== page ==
Mock­ing, or rock­ing, the mocks?

Do mock ex­ams mat­ter? ROWAN MAN­TELL asks what pupils and teach­ers make of them

EDP Norfolk - - Education -

IT’S MOCK exam sea­son, when pupils will be re­vis­it­ing notes, re­vis­ing facts, hon­ing tech­niques and, hope­fully, ac­ing ex­ams.

Or not, as not ev­ery­one treats mock ex­ams with to­tal re­spect.

“They’re mocks, mum, the clue is in the name,” my youngest son an­nounced last year when ques­tioned about his re­laxed de­meanour, and cal­en­dar packed with sport­ing and so­cial com­mit­ments, in the run-up to his mock A lev­els.

A gen­er­a­tion be­fore I had been con­sid­er­ably more dili­gent and was re­warded with top marks in ev­ery exam. Un­for­tu­nately, I then re­warded my­self the rest of the spring off to bask in my bril­liance and at­tend 18th birth­day par­ties. By the time the ac­tual ex­ams ar­rived I knew a lot about the ef­fects of mix­ing Mal­ibu, Baby­cham and the mu­sic of Soft Cell, not as much as pre­vi­ously about meta­phys­i­cal po­etry and glacial land­scapes.

My boy, the mocker of mocks, pro­gressed from solid to spec­tac­u­lar, quite pos­si­bly us­ing the prac­tice ex­ams to iden­tify what he didn’t know and go­ing then to on to put that right be­fore the main event.

Teach­ers tend to stress the im­por­tance of ev­ery test but an ac­tual GCSE is ob­vi­ously much more im­por­tant than a spell­ing test, or end-of-unit quiz. So where do mocks fit in, and when and how, should pupils pre­pare for them? I asked an ex­pert.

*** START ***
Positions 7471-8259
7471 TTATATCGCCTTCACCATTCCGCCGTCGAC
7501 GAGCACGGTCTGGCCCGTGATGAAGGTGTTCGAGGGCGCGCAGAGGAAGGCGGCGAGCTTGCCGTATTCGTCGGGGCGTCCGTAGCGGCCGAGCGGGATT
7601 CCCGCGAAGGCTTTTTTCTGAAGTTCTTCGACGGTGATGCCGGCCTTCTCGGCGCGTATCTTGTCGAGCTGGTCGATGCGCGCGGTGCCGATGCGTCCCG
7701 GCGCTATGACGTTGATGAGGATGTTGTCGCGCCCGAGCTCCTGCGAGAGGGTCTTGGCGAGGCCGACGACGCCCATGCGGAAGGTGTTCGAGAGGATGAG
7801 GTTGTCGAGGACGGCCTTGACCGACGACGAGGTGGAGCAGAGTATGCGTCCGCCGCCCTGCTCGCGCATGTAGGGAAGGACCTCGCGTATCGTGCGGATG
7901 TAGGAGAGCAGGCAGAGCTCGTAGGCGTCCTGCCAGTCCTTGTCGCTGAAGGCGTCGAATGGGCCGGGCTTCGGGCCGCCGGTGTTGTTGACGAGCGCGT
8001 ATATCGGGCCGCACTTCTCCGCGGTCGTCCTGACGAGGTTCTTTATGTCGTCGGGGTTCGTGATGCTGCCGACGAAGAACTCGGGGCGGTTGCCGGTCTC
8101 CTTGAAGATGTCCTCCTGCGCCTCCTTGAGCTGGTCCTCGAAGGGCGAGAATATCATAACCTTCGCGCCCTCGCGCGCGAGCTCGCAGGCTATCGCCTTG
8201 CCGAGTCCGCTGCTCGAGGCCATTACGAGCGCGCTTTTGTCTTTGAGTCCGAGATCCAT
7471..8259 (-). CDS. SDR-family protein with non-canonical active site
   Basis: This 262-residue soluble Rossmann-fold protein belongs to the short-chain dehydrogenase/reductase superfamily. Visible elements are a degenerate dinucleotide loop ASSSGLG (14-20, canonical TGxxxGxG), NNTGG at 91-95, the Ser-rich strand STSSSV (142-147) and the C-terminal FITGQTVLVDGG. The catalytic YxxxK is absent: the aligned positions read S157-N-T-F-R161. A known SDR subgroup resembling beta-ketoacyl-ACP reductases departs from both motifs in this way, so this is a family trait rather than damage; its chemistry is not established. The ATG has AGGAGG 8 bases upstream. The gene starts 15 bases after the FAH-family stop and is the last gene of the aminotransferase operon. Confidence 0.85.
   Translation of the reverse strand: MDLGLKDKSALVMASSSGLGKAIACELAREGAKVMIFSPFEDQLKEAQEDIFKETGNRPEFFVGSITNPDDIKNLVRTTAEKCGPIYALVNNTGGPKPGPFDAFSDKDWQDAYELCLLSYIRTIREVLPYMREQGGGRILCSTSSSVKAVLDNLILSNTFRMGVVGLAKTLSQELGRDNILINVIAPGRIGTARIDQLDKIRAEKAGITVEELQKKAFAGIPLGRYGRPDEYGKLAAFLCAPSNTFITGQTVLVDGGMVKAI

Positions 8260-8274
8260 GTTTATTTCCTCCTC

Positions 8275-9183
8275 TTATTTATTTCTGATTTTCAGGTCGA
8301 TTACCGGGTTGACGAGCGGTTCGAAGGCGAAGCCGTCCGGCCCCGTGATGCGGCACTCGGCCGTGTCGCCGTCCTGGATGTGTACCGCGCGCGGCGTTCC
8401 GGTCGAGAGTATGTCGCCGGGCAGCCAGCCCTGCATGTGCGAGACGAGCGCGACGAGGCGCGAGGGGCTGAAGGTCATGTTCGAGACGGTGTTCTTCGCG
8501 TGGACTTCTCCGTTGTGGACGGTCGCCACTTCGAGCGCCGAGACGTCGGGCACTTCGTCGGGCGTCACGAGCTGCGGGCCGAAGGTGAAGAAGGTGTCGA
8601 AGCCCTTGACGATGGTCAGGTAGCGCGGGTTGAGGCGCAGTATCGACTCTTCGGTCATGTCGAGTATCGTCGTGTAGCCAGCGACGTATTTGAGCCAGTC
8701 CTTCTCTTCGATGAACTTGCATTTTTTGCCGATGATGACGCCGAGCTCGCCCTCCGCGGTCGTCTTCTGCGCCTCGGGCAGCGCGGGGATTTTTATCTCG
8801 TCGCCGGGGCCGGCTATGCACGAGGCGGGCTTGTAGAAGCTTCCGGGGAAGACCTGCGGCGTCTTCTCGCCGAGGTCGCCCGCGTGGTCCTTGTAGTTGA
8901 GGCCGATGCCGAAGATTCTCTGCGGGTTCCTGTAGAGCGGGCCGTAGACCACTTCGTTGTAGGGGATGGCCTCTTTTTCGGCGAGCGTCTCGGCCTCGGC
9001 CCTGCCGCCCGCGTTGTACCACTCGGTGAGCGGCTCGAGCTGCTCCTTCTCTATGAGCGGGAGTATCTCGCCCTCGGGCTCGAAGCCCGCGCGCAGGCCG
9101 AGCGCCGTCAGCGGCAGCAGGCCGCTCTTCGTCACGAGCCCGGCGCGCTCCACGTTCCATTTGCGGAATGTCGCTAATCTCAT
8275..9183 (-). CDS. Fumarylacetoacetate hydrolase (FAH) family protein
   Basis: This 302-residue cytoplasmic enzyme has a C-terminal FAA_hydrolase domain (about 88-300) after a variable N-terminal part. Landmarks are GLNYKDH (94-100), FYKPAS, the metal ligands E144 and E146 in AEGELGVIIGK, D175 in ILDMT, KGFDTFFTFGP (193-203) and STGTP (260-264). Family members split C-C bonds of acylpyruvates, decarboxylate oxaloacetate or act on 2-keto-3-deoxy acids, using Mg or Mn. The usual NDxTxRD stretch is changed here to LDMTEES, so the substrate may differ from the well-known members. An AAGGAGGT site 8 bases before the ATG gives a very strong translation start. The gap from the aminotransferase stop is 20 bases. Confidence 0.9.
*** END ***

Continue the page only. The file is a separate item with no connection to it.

Stephen Crump is head­teacher at Hether­sett Old Hall School and said pupils sit mock ex­ams this month for both GCSE and A lev­els.

“We don’t want to put too much of a damper on the girls’ fes­tive sea­son, but we do em­pha­sise the im­por­tance of con­sol­i­dat­ing their learn­ing dur­ing the Christ­mas hol­i­days. Re­vi­sion is key and we give the girls plenty of prac­ti­cal tips and sug­ges­tions for how to re­vise most ef­fec­tively. This is es­pe­cially im­por­tant now that all ex­ams test pupils on two years’ work at the end of the course,” he said.

“Mocks pro­vide a ‘dry run’ for the real thing so are def­i­nitely worth tak­ing se­ri­ously. At Hether­sett Old Hall School we use the out­comes to help ‘fine tune’ the re­main­der of the course - for ex­am­ple, giv­ing in­ten­sive help in any ar­eas found to be weak for any in­di­vid­ual.

“We re­mind girls that mock re­sults are di­ag­nos­tic – there is still time to fill holes in knowl­edge, fine-tune exam tech­nique and time man­age­ment or make sure those nerves can be brought un­der con­trol.”

And he said teach­ers value mocks too. “Our teach­ers wel­come mocks as a test of how pupils will ap­ply their knowl­edge un­der strict exam con­di­tions and – es­pe­cially – with time re­straints. Mocks cer­tainly show up which pupils are on top of their game and of­fer the op­por­tu­nity of a lit­tle timely ad­vice for those who are not quite as well pre­pared!”

Above: Stephen Crump, head­mas­ter of Hether­sett Old Hall School, in an A level re­vi­sion tu­to­rial with last year’s head girl Anna Reed


Hether­sett Old Hall School pupil Ria study­ing for GCSEs

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